David Price calls for stricter drugs testing in boxing

By Ben DirsBBC Sport
Price wants to fight a Klitschko

British and Commonwealth heavyweight champion David Price has called on boxing's governing bodies to do more in the battle against drugs.

A string of high-profile boxers have tested positive for banned substances in 2012, including Lamont Peterson, who beat Amir Khan last December.

Price says the British Boxing Board of Control should increase the number of random blood tests it carries out.

"I haven't been randomly tested since I turned pro," Price told BBC Sport.

"Not once in three-and-a-half years. I have had urine tests before title fights, but I'd like to see more random blood testing.

"I know expense is an issue, but more could be done, especially in light of what happened with Larry Olubamiwo.

"He was taking every drug under the sun and that could have ended up in disastrous consequences for someone, given the nature of the sport."

In June, London heavyweight Olubamiwo was banned for four yearsexternal-link for multiple anti-doping violations.

Olubamiwo tested positive for the blood-boosting substance EPO, which was also used by disgraced cyclist Lance Armstrong, following a bout with Sam Sexton in January.

The 33-year-old later admitted to using 13 banned substances, including human growth hormone and anabolic steroids, over a six-year period competing as an amateur and professional boxer.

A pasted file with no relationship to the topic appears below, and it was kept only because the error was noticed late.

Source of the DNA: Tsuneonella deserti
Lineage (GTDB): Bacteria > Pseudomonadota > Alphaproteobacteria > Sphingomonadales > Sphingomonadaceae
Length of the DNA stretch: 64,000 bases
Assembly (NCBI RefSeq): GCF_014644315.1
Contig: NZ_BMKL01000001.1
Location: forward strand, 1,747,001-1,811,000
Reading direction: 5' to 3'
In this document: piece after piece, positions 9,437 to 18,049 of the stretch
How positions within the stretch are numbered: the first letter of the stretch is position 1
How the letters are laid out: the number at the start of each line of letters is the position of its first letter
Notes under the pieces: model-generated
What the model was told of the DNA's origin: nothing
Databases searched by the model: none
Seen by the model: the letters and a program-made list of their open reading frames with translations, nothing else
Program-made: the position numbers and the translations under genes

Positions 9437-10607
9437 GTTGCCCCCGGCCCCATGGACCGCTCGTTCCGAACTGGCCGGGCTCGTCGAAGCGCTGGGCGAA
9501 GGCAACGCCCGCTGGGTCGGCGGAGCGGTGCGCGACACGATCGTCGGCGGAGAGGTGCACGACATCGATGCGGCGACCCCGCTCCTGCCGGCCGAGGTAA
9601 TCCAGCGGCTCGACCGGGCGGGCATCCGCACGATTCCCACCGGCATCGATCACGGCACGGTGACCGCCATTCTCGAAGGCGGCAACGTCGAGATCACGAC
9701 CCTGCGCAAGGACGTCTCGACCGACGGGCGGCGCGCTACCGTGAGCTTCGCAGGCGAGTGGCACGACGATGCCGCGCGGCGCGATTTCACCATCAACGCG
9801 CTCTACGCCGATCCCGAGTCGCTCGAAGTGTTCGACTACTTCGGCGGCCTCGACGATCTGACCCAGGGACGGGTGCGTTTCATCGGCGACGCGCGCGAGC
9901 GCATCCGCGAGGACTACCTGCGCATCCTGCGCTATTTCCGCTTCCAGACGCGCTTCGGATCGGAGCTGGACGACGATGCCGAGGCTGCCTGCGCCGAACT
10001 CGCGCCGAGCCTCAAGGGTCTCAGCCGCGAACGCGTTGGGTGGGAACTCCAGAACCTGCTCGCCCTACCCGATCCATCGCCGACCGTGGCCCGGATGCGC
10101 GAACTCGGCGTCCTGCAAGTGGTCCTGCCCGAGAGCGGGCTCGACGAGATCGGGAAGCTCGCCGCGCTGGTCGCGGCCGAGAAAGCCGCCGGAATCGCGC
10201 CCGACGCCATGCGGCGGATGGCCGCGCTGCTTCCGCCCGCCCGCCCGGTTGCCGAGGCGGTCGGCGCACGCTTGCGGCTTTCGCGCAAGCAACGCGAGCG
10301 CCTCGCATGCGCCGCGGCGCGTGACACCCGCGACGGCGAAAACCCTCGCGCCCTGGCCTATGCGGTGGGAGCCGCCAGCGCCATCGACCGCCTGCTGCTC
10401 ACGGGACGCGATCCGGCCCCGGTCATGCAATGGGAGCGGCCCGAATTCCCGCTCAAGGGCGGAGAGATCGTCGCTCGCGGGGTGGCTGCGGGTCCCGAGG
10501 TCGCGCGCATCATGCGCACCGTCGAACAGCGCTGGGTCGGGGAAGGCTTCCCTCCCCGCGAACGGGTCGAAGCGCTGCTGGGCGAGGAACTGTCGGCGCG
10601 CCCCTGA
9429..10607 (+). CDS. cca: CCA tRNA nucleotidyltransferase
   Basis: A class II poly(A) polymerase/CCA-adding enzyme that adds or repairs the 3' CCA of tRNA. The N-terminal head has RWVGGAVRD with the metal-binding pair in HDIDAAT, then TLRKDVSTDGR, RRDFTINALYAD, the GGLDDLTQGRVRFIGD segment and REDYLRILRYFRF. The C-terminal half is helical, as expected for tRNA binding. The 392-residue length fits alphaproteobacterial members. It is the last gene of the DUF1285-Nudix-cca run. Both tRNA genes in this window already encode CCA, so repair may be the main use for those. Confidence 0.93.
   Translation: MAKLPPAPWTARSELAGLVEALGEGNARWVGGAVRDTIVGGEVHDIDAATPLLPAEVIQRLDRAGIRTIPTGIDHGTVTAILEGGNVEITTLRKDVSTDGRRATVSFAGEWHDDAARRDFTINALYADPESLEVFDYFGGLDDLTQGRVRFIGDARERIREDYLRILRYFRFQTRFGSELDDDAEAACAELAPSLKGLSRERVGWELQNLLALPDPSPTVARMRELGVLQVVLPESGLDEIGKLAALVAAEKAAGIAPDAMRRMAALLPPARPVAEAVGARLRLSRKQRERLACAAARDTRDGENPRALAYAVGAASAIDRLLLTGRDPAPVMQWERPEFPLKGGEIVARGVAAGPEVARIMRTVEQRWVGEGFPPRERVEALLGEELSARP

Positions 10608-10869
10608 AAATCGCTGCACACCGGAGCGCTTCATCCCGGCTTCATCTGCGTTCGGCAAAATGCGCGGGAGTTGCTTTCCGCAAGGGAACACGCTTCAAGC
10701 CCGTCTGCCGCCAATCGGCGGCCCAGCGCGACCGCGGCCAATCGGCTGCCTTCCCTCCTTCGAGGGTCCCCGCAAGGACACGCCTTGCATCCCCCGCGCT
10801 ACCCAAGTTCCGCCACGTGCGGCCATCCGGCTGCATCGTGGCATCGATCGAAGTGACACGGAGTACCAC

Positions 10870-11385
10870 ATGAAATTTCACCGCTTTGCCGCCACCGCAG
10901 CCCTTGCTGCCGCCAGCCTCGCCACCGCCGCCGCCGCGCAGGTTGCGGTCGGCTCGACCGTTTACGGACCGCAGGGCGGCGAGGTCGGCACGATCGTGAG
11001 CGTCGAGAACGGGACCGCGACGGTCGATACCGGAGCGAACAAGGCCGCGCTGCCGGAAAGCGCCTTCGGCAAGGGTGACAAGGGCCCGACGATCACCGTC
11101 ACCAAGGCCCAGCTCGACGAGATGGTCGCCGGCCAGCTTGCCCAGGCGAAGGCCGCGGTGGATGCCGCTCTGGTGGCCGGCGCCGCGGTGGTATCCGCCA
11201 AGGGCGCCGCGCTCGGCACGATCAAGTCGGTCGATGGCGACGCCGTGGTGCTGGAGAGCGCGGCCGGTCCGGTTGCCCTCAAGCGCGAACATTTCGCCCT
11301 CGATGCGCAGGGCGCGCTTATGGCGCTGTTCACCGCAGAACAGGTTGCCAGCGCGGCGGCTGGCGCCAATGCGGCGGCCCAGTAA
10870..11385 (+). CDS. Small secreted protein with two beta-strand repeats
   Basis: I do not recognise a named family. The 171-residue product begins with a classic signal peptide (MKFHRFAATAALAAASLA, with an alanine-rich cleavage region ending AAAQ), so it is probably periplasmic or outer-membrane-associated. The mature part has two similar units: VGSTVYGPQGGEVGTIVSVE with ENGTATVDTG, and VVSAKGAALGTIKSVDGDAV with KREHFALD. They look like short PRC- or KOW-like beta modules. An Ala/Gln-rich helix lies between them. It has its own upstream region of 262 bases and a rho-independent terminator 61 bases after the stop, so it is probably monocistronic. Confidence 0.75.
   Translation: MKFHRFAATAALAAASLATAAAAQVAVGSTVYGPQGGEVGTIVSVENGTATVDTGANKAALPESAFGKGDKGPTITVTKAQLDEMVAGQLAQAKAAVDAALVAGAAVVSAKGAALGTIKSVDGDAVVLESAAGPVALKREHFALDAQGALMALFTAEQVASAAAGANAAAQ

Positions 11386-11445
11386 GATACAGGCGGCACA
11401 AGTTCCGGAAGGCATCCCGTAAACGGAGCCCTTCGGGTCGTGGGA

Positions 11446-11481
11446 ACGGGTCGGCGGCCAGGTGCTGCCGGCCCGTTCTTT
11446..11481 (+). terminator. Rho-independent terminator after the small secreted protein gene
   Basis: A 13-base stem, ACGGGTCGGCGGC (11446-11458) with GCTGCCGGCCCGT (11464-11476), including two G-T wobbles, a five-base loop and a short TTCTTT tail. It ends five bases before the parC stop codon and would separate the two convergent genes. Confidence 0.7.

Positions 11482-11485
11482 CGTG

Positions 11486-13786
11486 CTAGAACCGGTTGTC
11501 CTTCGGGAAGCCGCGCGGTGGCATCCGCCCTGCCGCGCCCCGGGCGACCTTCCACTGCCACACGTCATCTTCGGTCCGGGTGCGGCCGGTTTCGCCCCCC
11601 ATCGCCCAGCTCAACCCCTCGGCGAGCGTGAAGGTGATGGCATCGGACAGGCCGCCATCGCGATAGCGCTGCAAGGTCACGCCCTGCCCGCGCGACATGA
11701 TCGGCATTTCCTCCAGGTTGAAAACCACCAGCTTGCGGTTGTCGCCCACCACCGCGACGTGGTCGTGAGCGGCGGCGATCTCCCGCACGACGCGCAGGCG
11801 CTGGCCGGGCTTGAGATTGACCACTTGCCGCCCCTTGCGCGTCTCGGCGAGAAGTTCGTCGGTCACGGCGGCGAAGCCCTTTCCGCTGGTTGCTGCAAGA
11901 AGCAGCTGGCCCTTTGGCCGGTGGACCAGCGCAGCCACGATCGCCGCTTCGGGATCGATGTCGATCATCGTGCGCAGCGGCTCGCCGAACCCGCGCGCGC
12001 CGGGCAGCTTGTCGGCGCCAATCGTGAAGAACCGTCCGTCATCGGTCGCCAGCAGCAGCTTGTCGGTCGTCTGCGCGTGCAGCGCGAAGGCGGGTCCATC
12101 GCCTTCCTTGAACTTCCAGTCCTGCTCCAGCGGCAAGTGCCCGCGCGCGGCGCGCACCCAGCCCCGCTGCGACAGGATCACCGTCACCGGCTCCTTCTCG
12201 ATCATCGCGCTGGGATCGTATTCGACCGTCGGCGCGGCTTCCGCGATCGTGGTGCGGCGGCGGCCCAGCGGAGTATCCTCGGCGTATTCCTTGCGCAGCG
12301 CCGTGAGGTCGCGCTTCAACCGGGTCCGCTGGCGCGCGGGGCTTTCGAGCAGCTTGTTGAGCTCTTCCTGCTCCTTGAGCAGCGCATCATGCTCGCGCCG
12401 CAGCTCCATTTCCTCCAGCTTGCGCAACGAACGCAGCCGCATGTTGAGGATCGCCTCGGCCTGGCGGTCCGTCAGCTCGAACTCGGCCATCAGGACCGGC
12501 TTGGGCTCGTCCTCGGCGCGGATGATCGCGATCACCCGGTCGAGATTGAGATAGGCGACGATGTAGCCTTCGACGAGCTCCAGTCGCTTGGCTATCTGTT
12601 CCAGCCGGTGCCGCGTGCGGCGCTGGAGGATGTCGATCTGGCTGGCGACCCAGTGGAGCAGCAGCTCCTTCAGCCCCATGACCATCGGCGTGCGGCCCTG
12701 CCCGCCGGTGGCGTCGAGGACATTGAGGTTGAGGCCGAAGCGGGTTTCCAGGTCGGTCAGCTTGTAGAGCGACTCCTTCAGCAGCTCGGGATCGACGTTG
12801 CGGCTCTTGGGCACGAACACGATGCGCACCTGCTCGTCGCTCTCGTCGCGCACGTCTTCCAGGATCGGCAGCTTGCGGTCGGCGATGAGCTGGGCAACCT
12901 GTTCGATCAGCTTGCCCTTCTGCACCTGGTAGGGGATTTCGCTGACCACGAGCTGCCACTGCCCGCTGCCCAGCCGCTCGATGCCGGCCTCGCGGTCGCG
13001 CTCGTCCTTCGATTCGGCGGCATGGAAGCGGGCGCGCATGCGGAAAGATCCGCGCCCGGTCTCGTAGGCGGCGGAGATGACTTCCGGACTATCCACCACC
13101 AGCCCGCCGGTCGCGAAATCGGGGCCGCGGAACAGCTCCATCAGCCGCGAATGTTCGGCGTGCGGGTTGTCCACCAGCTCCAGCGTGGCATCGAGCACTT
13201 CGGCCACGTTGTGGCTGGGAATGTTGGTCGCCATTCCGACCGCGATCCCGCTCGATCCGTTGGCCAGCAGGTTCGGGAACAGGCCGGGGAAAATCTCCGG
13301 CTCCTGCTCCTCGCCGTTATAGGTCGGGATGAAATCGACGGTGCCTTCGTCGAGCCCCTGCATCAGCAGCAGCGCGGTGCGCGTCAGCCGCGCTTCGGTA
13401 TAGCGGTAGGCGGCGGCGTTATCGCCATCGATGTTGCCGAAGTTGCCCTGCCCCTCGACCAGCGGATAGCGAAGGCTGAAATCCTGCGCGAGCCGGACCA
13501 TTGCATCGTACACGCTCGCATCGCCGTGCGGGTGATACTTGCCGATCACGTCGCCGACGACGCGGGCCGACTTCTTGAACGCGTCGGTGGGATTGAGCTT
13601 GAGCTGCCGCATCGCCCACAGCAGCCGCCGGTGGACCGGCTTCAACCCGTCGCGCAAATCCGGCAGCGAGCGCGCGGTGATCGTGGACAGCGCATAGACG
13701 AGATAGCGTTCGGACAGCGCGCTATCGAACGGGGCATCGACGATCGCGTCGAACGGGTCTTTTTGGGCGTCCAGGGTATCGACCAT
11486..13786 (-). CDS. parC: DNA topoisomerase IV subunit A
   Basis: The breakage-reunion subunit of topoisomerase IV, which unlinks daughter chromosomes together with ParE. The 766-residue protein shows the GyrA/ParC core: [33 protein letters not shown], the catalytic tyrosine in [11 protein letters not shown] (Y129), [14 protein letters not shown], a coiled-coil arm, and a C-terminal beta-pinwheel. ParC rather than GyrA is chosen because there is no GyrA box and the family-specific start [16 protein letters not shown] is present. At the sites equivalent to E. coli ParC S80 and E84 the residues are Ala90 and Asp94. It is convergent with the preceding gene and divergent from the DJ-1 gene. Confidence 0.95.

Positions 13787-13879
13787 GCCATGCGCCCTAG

BBBofC general secretary Robert Smith said the programme of testing the board has in place is "adequate at the present time".

"We have 850 boxers and over the last two or three years we've done almost 200 out-of-competition tests," Smith told BBC Sport.

"We test every single championship contest, we test randomly on undercard fights and if we hear anything, obviously, we will go and test people.

"We had two positive tests this year connected to supplements, which is a problem because of people's naivety, and we had two connected to steroid abuse.

"UK Anti-Doping do all our tests and we have a programme in place for out-of-competition testing, which works very well. They pick and choose who they want to do."

Smith did concede that, while the board introduced random blood testing this year, cost ruled against wider testing.

He said: "Random blood testing came in this year. But don't forget this costs money as well. That's not a reason for not doing it, but there is a dividing line for any governing body.

"It's not just dope testing we have to look after; there are many other things that have to be funded.

"If we had a spate of positive tests, we would have to ask ourselves if we weren't doing enough, but we're doing what we can at the present time.

"And it's good that people are getting caught because it shows we're doing something about it."

Peterson tested positive for synthetic testosterone shortly before his proposed rematch with Khan in May.

He was stripped of his World Boxing Association belt, but the International Boxing Federation cleared the American of using drugs to enhance his performance.

As well as Peterson and Olubamiwo, former world champions Antonio Tarver,external-linkAndre Bertoexternal-link and Julio Cesar Chavez Jrexternal-link tested positive for drugs in 2012.

Price added: "It makes you think, is it just the tip of the iceberg? That's why I would welcome more stringent testing, to clear the sport of cheats if they are out there."